Throughout the course of 2013, much has been made of the shale boom that will lead the United States to becoming the world’s largest producer and exporter of energy, surpassing the usual top contenders in this category.
In actuality much of this reporting has left out the fact that China, the world’s second largest economy, also has shale reserves, and furthermore that these reserves are suspected of making up the world’s biggest recoverable deposits of shale gas. What will be said of America’s “energy revolution” if, or better yet when, the Chinese begin hydro-fracking their own shale formations to the same extent that the US currently is?
The answer may be coming sooner than later, as the largest Chinese refiner Sinopec Corp. (SNP) is reportedly in late-stage talks with the Swiss oilfield services company Weatherford International (WFT) regarding the creation of a joint firm that would help to tap into China’s vast reserves of shale gas and oil.
Weatherford, along with other oilfield service providers such as Schlumberger (SLB) and Halliburton (HAL) are no strangers to China, but their work so far has focused on more traditional sources of oil and gas. But Weatherford has been talking with Sinopec’s own oilfield services subsidiary, Sinopec Oilfield Service Company (SOSC), for about a year now, though no official announcement has yet been made.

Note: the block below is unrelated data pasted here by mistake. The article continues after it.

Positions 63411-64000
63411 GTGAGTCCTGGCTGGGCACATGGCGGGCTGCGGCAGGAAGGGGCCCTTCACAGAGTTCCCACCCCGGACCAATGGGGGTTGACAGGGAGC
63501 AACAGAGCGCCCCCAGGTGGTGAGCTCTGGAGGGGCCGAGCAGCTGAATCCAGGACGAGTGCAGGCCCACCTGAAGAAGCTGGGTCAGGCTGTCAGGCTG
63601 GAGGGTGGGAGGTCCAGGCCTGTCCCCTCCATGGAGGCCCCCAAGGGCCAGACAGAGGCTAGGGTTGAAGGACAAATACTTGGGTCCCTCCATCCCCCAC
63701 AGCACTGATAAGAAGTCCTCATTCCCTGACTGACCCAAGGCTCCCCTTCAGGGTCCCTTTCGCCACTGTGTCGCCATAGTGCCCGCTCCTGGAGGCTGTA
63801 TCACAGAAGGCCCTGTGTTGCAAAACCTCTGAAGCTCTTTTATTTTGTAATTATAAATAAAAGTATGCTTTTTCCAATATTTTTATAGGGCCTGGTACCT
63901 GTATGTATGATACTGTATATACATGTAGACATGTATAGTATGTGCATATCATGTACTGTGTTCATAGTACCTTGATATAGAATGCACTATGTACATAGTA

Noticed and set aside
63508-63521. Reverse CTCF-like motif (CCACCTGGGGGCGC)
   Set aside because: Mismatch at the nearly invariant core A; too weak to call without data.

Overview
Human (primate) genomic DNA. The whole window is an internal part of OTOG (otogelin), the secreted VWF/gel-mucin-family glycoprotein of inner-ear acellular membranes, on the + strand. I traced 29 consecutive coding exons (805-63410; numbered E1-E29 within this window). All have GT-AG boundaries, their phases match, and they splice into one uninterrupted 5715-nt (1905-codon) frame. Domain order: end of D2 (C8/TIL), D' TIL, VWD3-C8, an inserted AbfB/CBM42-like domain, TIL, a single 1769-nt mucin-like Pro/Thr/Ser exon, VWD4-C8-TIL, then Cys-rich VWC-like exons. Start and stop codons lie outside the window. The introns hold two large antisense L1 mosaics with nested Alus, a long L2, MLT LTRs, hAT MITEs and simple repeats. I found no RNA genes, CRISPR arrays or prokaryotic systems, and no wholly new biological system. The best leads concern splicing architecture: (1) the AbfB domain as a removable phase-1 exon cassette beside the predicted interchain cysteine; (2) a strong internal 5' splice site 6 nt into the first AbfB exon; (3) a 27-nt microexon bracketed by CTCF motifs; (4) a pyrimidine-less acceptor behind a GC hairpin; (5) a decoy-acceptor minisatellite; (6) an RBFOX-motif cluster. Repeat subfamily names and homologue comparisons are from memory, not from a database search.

While expectations for a Chinese shale boom are not expected to materialize until the end of the decade at earliest, there is significant impetus for both companies to conclude a deal. China currently has less than 150 drilled shale gas wells, leaving a wide open playing field.
Weatherford is the world’s seventh-largest oilfield services firm and its expertise in shale drilling is valued very highly by Sinopec, whose own SOSC has revenue that is more or less on par with its Swiss counterpart. SOSC’s previous attempts at gaining shale know-how have brought it to the US, where it has worked in partnership with Chesapeake Energy ($CHK) and Devon Energy (DVN) .
The proposed joint venture would likely be run by Sinopec, and Weatherford is expected to support SOSC going public in an initial stock offering, as early as next year. Shares for the Swiss company were up 1.6 percent to $14.51 in midday trading.
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